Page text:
When people make decisions such as whether to go on a first date, whether to commit to a new partner, or whether to end a struggling relationship, they are determining who they ultimately wind up with, if anyone, as a long-term romantic partner. What are the processes through which people make these important decisions? How similar are these decisions to those made in other life domains, such as finance or career decisions? And, might some decision strategies lead to better relationship, well-being, and health outcomes than others?
In the Relationship Decisions Lab, we seek to answer these questions using a modern, multi-method research approach. Studies are informed by multiple theoretical perspectives, analyzed with advanced statistics, and shared using open science practices. The lab is based in the Psychology Department at Western University in London Ontario, and is directed by Samantha Joel.
One of the main ways to find out about what a person thinks of their relationship is to simply ask them about it. As a result, relationship science tends to be heavily reliant on self-report measures. For example, to find out how much affection someone has experienced lately from their romantic partner, we might administer an item like, “Over the last week, my partner has been physically affectionate with me”, and have participants rate it from 1 = strongly disagree to 7 = strongly agree.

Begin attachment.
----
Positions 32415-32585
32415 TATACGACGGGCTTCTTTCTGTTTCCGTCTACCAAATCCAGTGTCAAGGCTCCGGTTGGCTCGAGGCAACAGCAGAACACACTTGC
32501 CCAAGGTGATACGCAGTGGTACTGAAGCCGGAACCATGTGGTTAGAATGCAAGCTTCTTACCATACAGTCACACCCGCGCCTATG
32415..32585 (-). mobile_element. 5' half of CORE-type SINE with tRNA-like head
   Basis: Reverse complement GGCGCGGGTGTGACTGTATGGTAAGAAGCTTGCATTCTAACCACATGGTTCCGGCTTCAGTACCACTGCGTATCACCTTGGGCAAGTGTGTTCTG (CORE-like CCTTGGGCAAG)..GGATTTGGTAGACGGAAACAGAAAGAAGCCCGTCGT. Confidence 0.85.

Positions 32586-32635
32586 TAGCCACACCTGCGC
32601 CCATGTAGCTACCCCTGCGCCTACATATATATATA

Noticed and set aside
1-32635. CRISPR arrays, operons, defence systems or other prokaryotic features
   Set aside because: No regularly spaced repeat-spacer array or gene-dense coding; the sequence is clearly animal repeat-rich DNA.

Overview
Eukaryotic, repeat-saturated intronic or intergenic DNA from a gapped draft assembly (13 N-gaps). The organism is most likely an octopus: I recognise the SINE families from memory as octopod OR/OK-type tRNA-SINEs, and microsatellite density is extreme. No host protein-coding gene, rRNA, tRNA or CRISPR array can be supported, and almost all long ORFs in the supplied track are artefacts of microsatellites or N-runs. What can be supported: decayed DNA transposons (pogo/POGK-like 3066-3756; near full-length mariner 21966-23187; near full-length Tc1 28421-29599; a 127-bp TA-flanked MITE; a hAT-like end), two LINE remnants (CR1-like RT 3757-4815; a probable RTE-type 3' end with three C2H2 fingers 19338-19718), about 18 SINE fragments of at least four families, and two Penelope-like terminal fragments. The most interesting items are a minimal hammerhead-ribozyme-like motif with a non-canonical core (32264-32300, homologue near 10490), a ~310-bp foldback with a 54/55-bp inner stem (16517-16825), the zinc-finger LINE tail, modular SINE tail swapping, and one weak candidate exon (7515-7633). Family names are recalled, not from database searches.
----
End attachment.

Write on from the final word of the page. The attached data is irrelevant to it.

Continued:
However, recent findings from our lab and others have called into question whether self-report relationship measures are properly capturing the constructs they are intended to capture. One major threat to the validity of these measures is a phenomenon called “sentiment override”: the tendency for people to project their global, gestalt relationship sentiments onto specific relationship measures they complete. If Rachel is asked how affectionate her partner Sanjay has been over the past week, we would ideally like her to recall her many recent interactions with Sanjay and think about how many hugs, kisses, etc. she received. However, she may instead think to herself, “I love Sanjay a lot. So, he’s probably been really affectionate lately.” This poses a problem for the field because it means that measures intended to capture specific constructs (e.g., physical affection) may actually capturing a more global construct (overall relationship quality).
At the Relationship Decisions Lab, we are very concerned about this problem and the threat that it poses to past and future relationship findings. As a result, much of the work being conducted in the lab right now is focused on basic measurement validation. What are we really capturing with the research measures that we use? Are there steps we can take to increase our confidence in those measures? How can we more confidently capture the constructs we are most interested in? These and similar questions are likely to be the main focus of the lab over the next several years.